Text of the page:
Project description:Arsenic trioxide (ATO) and all-trans retinoic acid (ATRA) combination safely cures fatal acute promyelocytic leukemia, but the mechanisms underlying their action and synergy remain elusive. ATRA inhibits APL, breast and liver cancers by targeting isomerase Pin1, a master regulator of oncogenic signaling. Here we show that ATO targets Pin1 and cooperates with ATRA to exert potent anticancer activity. ATO inhibits and degrades Pin1, and suppresses its oncogenic function by noncovalent binding to Pin1’s active site. ATRA increases cellular ATO uptake through upregulating aquaporin-9. ATO and ATRA, at clinically safe doses, cooperatively ablate Pin1 to block numerous cancer-driving pathways and inhibit the growth of triple-negative breast cancer cells and tumor-initiating cells in cell and animal models including patient-derived orthotopic xenografts, similar to Pin1 CRISPR knockout, which is substantiated by comprehensive protein and microRNA analyses. Thus, synergistic Pin1 inhibition by ATO and ATRA offers an attractive approach to combating breast and other cancers.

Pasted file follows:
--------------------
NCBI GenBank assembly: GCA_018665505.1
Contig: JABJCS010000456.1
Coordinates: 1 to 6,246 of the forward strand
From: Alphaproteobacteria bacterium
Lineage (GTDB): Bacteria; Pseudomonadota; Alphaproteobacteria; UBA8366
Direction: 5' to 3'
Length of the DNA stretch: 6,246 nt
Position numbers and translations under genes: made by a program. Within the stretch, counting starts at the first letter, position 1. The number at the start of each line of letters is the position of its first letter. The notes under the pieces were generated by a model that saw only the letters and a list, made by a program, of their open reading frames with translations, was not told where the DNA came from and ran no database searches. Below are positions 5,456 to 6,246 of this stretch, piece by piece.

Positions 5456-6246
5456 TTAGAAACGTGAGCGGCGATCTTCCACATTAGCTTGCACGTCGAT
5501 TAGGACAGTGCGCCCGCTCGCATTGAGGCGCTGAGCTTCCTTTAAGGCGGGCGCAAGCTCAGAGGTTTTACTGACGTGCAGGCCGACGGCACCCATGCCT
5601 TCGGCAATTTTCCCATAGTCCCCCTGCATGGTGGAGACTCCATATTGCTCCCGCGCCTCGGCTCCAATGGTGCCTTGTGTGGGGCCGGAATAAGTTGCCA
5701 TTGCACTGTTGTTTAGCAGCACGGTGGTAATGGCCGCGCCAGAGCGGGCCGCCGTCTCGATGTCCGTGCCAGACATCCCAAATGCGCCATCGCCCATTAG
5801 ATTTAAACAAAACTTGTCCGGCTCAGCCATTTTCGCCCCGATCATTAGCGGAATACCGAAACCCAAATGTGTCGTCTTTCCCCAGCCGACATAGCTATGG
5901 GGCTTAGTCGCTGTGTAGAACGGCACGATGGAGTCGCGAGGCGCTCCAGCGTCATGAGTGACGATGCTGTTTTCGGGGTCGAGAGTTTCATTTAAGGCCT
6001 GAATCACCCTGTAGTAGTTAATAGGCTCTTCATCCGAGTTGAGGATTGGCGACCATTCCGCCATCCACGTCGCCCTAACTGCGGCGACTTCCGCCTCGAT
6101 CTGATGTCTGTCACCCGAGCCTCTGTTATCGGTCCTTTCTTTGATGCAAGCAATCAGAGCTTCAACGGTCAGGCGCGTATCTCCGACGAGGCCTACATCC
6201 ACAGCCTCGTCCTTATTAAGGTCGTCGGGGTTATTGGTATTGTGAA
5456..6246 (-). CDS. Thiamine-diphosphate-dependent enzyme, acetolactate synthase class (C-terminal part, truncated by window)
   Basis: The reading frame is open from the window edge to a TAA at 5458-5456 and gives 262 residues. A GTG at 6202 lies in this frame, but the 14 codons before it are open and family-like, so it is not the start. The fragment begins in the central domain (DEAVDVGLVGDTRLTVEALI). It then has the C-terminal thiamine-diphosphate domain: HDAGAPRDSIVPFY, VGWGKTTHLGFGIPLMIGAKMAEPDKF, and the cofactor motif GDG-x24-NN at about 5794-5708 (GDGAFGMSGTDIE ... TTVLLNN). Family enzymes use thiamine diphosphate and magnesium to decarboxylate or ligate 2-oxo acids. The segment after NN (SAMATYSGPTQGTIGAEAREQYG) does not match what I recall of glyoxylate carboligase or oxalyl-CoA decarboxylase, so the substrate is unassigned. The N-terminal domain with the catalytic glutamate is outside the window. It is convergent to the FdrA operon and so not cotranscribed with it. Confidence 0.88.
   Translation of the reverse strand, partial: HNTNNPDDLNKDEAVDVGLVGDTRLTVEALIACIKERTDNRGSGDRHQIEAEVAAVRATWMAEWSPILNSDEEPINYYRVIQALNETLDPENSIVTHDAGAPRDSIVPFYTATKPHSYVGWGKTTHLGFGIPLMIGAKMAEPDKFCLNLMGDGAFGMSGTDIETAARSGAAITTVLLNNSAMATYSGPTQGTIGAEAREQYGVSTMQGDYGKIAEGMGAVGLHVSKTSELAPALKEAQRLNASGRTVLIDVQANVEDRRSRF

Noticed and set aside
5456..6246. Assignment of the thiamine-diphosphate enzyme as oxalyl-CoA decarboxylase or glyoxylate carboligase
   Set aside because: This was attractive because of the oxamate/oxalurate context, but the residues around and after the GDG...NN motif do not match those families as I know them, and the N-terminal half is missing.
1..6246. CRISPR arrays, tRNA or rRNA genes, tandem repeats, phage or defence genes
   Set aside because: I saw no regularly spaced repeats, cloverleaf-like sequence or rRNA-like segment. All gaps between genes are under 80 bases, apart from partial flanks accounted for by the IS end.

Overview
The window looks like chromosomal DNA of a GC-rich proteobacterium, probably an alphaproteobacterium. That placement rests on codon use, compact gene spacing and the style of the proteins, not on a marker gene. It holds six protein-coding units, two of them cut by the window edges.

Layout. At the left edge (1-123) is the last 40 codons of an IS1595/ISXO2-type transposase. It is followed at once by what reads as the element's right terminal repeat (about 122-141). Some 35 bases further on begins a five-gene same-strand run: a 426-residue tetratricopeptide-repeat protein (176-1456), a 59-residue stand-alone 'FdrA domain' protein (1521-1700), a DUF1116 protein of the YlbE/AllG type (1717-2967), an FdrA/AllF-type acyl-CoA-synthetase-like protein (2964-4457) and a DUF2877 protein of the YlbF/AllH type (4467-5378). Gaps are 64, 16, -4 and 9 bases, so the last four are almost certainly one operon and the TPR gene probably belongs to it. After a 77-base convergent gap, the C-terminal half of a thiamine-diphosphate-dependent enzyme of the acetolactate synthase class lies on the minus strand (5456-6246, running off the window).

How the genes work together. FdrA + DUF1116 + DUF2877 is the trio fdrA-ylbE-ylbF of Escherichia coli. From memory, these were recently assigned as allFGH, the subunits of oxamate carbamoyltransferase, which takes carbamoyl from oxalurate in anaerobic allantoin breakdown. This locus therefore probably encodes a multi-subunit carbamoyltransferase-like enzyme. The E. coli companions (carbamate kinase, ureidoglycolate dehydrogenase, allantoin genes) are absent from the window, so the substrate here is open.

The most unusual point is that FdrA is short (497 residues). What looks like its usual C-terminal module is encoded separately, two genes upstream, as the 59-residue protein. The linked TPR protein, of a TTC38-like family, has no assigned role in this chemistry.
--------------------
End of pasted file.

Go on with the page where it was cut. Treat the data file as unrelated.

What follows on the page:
Project description:Darinaparsin (DPS) is an arsenic cytotoxin with a more favorable toxicity profile than the established anti-leukemic drug, arsenic trioxide (ATO). Here we report effects of DPS on a variety of solid tumor cell lines under normoxia as well as hypoxia, the latter an important characteristic of the tumor microenvironment. Using MTT and clonogenic assays, we demonstrated that DPS had potent cytotoxic activities under both normoxia and hypoxia, with IC50??s ~ 2- to 3-fold lower than ATO. Xenograft studies using tumor cell lines as well as patient-derived tumor tissues implanted under the renal capsule in mice confirmed the anti-tumor activity of DPS in vivo. DPS was also a more potent radiosensitizer under hypoxia than ATO in vitro, and sensitized solid tumors to radiation in vivo at doses that had no systemic toxicities. Interestingly, in contrast to previous reports of DPS effects on leukemic cells under normoxia, DPS-induced killing of hypoxic solid tumor cells was not dependent on ROS generation and oxidative damage. Instead, cDNA microarray analysis suggested that DPS inhibited oncogene- (such as RAS and MYC) associated gene expression. In fact, compared to normal mouse embryonic fibroblasts (MEFs), oncogene (RAS/E1A) transformed MEFs were markedly more sensitive to DPS-induced apoptosis under both normoxia and hypoxia. Altogether, these results demonstrate that DPS has significant and preferential cytotoxicity against solid tumor as compared with normal cells, and is an effective radiosensitizer. Since DPS is in early clinical development as a single agent, these findings have near term translational potential. time_series_design